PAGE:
While Covid-19 pandemic is far from over, global stock markets have already recovered most of their losses since the start of the covid-19 crisis on March 2020. For example, KLCI Index have recovered 67.8% from its lowest point of 1,219.72.
Both Dow Jones Index (“DJI”) and S&P500 Index (“S&P”) have also recovered 63% and 67.2% respectively. I do not know whether there will be another market crash but there are lessons I learned out of this health crisis.
I hope I’ll be more prepared when another market crash comes again. So, here’s my top 5 lessons that I learned out of this Covid-19 Crisis:
#1: HAVE A GAMEPLAN & STICK TO IT
I remember it was 16 March 2020 in the morning when KLCI market crashed. I was looking at the market using KLSE Screener App at 9.04am and KLCI was down 7.78%. This is the biggest 1 day drop and it is not everyday you get to experience this.
Many great stocks in Malaysia fell sharply. For example, Hup Seng crashed to a low of RM0.745. This company is known for paying a stable dividend per share of RM0.06 since the year 2015 and this gives a dividend yield of 8%. It’s a steal!!
Another example was Revenue Group, everyone knows that this company involves in the e-payment gateway kind of business. Similar to GHL System. Its revenue stream is recurring and is growing rapidly in Malaysia.
Revenue Group’s share price went from RM1.5 to RM0.67 per share. This gives a PE Ratio of 17x based on 2019 EPS and it was growing at a rate of 141% in terms of its net profit. Again, it’s a steal!! Since then, its share price has recovered 82% in just 3 months.
There were many opportunities to invest but the main question many people have, including me, is “which one to pick?”. That’s when I learned that having a game plan is important. You don’t go into the market and just deploy your capital blindly.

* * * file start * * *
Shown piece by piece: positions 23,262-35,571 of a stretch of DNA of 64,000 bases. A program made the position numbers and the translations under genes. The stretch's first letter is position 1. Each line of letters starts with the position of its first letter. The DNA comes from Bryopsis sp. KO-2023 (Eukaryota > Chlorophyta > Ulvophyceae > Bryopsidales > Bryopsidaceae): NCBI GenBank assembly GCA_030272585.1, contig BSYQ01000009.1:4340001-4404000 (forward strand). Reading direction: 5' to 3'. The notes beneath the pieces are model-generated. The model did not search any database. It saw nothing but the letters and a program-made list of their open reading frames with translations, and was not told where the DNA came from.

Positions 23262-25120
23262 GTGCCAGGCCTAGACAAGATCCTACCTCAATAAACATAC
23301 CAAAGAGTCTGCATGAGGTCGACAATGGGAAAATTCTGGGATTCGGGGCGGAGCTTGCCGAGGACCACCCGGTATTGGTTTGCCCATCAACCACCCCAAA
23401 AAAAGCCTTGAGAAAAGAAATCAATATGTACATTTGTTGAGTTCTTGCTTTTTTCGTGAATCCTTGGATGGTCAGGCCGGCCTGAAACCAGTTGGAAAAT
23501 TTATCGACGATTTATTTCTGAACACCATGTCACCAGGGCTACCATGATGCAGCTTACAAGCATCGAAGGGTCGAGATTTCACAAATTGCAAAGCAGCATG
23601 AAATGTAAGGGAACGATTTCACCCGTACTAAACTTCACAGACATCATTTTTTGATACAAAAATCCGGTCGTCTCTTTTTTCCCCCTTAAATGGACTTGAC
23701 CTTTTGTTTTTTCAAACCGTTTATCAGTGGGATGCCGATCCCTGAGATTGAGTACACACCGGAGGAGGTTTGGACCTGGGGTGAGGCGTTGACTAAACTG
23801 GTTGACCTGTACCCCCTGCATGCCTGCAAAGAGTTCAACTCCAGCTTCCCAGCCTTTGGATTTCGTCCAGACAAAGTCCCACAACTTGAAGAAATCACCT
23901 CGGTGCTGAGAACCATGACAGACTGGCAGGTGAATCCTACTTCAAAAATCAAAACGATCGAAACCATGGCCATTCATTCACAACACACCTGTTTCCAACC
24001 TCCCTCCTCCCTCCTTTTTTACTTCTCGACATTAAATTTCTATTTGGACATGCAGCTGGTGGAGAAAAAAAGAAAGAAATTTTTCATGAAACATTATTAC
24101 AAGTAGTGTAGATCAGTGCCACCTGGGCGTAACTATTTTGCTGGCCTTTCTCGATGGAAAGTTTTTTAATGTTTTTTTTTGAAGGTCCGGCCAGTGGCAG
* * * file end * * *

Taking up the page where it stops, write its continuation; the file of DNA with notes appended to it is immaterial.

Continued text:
Whether you are a dividend investor or growth investor, always have a “watchlist” of stocks that you like to invest in. Ask yourself – If you can invest only 1 stock; what would that be and why?
When you have this watchlist, you will remain calm because you have a plan in mind and you will definitely won’t missed out such opportunity.
#2: DON’T BE PENNY WISE AND POUND FOOLISH
This is one of my many mistakes that has cost me. I remember that I was looking at the US Stock Market on 17 March 2020 and this particular stock “Adobe” crashes from $291.20 to $278.35.
At that point in time, I thought it would drop further allowing me to catch it for cheaper price and so I queued at few cents cheaper which is $278.00. The next thing I know it had gone up to $297.00 but it was still trading at relatively undervalued and so I invested it without hesitating.
While I still made some profit, I could have made more had I invested without being so petty about that $0.35.
There’s no point saving a couple of cents at the expense of an additional 6.8% of profit. Try to look at the big picture rather than focusing on saving some penny. It’s totally not worth it!
This was just one of the many stocks that I’m trying to save some penny. Facebook was another stock which I have been sucking my thumb till now. The stock went to a low of $137.10 on 18 March 2020. I thought it would go down further to $135.00, so I queued at this price and went to sleep.